ObelisksThe Buildings - Builders & Buildings
An Obelisk is a instanty recognisable monument which is often higher than anything else placed close to it, especially in ancient times. It is made from one piece of stone and is larger at the bottom and tapers off usually to a point. It is iconic within Egypt and Egyptian Obelisks have been moved and re-erected in London, Rome and Paris.
Obelisks at Karnak Temple
Hatshepsut's Fallen Obelisk
The Fallen Obelisk is one of a pair. It allows you to see what would have been inaccessible if the Obelisk had remained aloft. On the Pyramidion – the very pinnacle – there is a relief of Pharaoh Hatshepsut in the kingly regalia holding her stepson and successor, the future Pharaoh Tuthmose III.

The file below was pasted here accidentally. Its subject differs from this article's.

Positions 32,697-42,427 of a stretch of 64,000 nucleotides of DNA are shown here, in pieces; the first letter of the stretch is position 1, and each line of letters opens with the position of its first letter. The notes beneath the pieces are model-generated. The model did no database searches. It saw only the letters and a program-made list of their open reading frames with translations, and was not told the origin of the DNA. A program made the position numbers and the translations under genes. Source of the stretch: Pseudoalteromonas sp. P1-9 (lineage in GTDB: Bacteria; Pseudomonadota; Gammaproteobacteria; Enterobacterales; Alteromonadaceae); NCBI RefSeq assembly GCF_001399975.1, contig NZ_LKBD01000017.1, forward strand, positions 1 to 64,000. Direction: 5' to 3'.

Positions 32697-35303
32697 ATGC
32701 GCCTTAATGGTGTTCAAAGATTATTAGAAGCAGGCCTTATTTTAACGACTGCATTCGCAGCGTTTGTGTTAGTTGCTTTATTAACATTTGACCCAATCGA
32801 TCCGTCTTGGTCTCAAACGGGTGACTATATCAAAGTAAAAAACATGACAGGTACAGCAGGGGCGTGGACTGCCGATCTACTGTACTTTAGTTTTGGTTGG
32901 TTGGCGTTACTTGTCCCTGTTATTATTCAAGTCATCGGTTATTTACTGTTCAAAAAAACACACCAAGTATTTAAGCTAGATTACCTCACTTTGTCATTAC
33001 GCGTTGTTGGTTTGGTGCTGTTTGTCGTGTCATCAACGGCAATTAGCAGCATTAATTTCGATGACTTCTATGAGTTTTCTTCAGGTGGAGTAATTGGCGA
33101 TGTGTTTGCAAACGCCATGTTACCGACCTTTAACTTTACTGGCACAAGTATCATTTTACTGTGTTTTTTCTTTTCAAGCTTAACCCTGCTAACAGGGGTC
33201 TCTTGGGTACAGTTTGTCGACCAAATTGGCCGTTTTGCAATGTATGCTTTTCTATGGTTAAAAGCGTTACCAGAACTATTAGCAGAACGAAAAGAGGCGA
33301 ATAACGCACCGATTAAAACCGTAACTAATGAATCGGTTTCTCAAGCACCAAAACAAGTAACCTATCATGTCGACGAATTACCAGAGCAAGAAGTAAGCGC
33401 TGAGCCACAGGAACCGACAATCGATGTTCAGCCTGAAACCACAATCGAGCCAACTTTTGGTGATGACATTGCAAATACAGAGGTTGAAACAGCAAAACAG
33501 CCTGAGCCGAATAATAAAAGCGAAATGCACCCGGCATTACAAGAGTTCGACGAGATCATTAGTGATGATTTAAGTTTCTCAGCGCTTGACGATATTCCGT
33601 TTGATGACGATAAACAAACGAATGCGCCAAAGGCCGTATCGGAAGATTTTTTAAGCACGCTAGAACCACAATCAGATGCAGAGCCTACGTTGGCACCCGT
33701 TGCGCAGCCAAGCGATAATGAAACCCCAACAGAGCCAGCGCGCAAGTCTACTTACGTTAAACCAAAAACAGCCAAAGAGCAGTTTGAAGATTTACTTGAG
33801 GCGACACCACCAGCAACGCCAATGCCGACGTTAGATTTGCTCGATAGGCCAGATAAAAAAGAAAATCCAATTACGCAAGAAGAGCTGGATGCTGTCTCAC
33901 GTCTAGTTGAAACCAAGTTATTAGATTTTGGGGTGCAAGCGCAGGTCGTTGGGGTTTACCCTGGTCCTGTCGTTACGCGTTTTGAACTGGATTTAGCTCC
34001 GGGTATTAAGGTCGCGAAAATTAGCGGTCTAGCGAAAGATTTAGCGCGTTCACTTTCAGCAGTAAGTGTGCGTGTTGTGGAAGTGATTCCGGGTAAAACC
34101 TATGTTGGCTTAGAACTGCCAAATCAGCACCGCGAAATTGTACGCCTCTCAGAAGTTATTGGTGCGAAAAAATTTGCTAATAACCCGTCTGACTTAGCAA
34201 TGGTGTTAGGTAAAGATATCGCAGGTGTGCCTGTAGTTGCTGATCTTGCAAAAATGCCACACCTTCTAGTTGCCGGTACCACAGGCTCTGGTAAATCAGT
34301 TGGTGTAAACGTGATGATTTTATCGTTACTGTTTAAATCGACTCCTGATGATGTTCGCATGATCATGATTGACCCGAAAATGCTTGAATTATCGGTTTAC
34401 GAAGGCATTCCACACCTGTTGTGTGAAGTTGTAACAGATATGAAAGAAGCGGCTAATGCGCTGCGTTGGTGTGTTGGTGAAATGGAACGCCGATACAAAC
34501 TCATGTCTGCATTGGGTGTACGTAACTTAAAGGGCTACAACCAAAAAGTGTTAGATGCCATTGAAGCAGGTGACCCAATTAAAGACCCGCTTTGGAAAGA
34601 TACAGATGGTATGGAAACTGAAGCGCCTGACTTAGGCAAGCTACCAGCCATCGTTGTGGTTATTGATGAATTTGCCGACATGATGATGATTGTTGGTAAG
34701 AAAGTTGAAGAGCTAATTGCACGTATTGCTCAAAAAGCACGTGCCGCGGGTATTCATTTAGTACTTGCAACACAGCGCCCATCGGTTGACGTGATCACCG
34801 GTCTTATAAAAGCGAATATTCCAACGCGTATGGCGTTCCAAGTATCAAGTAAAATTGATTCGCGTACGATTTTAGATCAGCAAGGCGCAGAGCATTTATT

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Tuthmose I's Obelisk
The Obelisk would have been one of a pair which would have each weighed approx. 143 tons, hewn from a single piece of stone and shipped to the Temple via barges on the Nile before being hauled into position. . . . .
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Obelisks at Luxor Temple
Egyptian Museum, Cairo
Unfinished Obelisk, Aswan Quarry
Many Obelisks have not survived to the current day, but Egyptologists are aware that there would have been Obelisks in front of most Temples and Mortuary Temples